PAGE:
UN Human Rights Chief: FBI Could Unlock "Pandora's Box" in Apple Case
'It is neither fanciful nor an exaggeration to say that, without encryption tools, lives may be endangered.'
The United Nations human rights chief on Friday warned that the U.S. government risks opening a "Pandora's Box" if it successfully forces Apple to unlock an iPhone belonging to one of the suspected San Bernardino shooters.
"Encryption and anonymity are needed as enablers of both freedom of expression and opinion, and the right to privacy," UN High Commissioner for Human Rights Zeid Ra'ad Al Hussein said in a statement. "It is neither fanciful nor an exaggeration to say that, without encryption tools, lives may be endangered. In the worst cases, a government’s ability to break into its citizens’ phones may lead to the persecution of individuals who are simply exercising their fundamental human rights."
"In order to address a security-related issue related to encryption in one case, the authorities risk unlocking a Pandora’s Box that could have extremely damaging implications for the human rights of many millions of people, including their physical and financial security," he said.
The statement comes amid an escalating privacy battle between the FBI and Apple, as the tech company continues to resist the government's orders to unlock Syed Farook's encrypted iPhone. While intelligence agencies have insisted that the FBI's demands are specific to the San Bernardino case, Apple and other tech companies and privacy advocates have repeatedly warned that building a backdoor to encrypted data could set a dangerous precedent for the expansion of government authority.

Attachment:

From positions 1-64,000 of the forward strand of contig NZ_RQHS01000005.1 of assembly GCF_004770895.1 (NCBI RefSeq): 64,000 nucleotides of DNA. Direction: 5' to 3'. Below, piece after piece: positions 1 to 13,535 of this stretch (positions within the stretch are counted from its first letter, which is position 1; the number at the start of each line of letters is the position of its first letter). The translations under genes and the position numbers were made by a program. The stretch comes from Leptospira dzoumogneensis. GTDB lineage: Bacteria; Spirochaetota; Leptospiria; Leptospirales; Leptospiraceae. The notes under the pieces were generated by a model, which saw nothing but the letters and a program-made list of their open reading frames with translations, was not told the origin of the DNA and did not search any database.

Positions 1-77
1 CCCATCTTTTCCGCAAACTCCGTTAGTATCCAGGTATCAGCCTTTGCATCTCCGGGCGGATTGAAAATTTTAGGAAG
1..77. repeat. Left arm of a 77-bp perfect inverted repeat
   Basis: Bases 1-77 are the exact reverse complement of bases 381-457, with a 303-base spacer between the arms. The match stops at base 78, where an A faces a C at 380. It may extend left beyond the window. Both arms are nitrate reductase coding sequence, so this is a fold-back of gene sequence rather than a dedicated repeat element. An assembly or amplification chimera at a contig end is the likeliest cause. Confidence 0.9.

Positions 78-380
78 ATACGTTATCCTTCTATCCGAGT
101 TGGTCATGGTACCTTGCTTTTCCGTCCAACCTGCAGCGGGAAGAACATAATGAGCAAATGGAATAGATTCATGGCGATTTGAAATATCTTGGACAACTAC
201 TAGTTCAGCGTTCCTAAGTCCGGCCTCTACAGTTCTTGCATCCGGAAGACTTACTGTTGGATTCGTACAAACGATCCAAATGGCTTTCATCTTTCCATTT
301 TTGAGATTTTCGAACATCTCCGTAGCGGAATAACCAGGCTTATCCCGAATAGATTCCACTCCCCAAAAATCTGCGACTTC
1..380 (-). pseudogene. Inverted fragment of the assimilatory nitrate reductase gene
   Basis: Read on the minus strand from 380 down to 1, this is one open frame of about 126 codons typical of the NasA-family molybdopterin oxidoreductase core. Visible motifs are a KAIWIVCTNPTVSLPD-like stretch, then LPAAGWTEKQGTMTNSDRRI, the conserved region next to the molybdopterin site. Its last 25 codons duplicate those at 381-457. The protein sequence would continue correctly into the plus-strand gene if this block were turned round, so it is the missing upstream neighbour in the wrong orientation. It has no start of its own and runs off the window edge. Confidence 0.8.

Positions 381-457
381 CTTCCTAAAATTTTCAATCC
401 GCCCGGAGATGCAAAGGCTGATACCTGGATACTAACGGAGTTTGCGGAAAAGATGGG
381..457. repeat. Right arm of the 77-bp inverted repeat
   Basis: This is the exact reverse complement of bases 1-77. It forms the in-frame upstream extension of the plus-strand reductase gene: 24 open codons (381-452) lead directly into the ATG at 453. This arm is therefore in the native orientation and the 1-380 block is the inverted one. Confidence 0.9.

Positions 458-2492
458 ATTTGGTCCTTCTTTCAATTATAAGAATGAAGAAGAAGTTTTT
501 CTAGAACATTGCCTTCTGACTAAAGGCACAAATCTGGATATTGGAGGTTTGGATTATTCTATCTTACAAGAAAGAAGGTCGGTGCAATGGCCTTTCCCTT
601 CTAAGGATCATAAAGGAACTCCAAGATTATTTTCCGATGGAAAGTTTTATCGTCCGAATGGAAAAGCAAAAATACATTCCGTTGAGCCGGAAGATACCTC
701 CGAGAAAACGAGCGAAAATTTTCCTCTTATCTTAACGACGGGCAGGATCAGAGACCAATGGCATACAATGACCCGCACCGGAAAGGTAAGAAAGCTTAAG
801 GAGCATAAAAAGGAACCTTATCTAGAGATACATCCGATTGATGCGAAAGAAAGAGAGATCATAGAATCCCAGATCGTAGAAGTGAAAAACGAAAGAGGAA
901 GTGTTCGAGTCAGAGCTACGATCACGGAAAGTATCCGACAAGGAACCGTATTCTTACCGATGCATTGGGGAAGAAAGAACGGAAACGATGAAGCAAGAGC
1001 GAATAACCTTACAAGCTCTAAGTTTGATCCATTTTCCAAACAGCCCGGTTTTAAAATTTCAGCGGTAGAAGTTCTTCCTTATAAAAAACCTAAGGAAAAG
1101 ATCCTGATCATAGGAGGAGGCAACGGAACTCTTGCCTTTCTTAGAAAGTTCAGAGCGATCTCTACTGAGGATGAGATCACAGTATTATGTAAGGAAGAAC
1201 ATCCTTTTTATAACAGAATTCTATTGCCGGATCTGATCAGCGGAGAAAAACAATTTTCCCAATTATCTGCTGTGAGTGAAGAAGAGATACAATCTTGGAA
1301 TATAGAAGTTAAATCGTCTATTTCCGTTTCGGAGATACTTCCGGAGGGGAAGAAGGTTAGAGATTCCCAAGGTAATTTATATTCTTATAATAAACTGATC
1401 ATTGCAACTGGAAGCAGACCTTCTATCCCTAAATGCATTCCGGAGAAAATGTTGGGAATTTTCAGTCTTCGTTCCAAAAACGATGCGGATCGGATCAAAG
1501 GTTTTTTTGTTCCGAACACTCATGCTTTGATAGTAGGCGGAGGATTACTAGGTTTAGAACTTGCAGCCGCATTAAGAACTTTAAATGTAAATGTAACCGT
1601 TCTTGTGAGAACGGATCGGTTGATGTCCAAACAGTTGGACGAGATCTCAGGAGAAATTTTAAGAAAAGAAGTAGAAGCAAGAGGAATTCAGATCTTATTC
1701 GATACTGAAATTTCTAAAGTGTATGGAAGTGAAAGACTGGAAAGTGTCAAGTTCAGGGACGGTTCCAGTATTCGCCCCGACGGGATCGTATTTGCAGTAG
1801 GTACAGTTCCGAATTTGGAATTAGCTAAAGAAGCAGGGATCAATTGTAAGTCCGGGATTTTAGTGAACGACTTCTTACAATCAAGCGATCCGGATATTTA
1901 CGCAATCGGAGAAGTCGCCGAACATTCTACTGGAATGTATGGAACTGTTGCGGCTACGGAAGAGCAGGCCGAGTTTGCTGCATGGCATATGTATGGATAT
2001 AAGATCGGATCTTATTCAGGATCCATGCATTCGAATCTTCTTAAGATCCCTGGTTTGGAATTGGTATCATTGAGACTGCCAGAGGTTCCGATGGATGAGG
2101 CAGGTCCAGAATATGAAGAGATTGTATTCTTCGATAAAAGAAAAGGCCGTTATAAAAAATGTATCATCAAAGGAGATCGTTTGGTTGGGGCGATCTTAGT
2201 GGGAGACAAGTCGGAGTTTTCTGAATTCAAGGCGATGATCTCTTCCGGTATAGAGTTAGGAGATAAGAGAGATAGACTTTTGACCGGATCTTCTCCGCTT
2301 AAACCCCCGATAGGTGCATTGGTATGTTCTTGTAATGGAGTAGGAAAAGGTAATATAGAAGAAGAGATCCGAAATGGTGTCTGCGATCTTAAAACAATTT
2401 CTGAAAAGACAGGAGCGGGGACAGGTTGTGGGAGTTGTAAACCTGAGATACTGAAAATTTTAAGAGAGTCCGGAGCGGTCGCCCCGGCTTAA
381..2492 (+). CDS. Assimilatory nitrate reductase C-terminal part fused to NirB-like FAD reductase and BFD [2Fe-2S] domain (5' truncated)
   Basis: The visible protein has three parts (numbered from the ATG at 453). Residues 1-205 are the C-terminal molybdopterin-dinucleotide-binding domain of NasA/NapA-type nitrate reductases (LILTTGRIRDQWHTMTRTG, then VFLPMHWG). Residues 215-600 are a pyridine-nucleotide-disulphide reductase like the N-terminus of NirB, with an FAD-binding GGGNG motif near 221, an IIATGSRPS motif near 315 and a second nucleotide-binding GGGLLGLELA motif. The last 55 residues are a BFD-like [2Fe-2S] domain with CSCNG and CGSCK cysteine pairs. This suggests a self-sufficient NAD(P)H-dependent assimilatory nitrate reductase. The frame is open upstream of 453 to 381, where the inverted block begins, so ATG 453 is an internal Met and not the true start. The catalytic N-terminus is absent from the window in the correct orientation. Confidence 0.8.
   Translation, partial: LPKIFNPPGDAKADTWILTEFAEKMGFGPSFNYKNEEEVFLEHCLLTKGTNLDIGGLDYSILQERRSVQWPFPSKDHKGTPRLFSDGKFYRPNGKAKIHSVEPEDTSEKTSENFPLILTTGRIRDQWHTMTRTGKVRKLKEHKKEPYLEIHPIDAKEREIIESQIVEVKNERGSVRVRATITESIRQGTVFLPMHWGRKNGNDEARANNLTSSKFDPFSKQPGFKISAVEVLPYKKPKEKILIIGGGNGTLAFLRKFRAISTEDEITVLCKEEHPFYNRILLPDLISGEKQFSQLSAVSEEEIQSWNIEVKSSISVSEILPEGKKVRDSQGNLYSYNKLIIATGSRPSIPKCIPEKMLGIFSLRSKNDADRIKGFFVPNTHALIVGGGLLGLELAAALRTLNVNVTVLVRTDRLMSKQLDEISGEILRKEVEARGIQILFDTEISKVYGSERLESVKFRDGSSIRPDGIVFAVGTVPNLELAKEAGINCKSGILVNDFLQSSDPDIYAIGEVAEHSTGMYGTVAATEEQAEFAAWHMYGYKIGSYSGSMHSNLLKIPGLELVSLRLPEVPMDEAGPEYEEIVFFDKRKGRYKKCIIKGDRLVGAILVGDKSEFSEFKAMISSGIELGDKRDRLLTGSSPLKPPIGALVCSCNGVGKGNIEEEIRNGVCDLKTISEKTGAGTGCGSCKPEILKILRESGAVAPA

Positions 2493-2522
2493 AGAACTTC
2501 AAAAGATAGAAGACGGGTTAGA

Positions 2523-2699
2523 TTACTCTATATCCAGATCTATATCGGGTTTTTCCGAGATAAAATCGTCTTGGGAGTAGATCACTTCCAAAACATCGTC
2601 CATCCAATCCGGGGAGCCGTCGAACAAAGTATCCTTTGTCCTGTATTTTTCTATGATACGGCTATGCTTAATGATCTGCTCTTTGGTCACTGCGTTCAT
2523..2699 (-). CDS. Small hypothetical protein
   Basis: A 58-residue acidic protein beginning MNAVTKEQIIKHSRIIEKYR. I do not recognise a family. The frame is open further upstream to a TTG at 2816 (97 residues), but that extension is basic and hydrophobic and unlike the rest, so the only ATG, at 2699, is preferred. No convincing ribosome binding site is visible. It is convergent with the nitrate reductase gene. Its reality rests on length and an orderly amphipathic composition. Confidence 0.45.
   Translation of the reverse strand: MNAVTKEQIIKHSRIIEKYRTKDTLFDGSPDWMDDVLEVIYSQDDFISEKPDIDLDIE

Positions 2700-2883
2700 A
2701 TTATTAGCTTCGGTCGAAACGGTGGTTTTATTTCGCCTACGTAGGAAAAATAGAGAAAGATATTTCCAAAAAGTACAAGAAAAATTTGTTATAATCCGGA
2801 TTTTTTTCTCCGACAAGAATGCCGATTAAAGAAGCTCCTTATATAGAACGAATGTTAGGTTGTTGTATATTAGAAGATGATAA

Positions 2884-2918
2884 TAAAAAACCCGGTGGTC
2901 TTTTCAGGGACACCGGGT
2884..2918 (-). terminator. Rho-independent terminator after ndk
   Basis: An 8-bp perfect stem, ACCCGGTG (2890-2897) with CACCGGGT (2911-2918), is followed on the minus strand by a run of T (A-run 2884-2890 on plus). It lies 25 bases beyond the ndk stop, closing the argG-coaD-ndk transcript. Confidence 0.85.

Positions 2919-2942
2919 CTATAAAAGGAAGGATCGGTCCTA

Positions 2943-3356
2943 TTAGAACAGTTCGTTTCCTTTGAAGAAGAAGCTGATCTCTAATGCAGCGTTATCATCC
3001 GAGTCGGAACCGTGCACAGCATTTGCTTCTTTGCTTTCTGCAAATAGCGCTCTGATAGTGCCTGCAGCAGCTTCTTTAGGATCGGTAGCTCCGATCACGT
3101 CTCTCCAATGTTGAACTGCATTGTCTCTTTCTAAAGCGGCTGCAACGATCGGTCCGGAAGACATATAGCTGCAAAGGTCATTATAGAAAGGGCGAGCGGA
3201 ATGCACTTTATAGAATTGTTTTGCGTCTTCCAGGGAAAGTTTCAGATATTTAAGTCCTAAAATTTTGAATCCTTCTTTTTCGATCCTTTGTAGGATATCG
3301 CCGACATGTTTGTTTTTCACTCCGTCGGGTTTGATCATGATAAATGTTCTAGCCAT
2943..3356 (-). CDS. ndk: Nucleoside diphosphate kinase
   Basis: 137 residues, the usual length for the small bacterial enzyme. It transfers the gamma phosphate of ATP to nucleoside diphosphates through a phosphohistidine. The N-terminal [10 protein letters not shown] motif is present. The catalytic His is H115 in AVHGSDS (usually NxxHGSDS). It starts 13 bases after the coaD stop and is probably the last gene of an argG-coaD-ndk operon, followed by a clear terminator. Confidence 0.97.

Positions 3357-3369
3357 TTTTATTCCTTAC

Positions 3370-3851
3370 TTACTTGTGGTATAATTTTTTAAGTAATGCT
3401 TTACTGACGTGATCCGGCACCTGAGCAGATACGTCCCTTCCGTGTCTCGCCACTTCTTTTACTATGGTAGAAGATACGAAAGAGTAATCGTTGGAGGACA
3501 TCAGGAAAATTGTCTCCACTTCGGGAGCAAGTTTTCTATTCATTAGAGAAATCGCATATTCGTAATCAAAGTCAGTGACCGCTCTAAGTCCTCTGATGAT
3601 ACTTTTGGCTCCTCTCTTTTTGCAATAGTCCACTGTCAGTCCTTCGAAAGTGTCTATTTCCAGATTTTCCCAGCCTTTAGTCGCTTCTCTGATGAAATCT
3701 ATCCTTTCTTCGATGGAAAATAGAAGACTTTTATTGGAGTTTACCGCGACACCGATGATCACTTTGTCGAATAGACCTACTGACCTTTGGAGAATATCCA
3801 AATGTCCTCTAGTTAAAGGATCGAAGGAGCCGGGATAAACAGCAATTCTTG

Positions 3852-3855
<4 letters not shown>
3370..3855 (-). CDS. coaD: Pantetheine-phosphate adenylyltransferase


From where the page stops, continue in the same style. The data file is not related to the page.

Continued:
In fact, reporting from earlier this month suggests the Department of Justice is already pursuing court orders to force Apple to unlock iPhones in about a dozen undisclosed cases.
Moreover, Hussein said on Friday, weakening encryption could bring additional dangers to national security—like exposing users' personal information to exploitation by hackers or repressive governments around the world.
"This is not just about one case and one IT company in one country," Hussein said. "It will have tremendous ramifications for the future of individuals' security in a digital world which is increasingly inextricably meshed with the actual world we live in."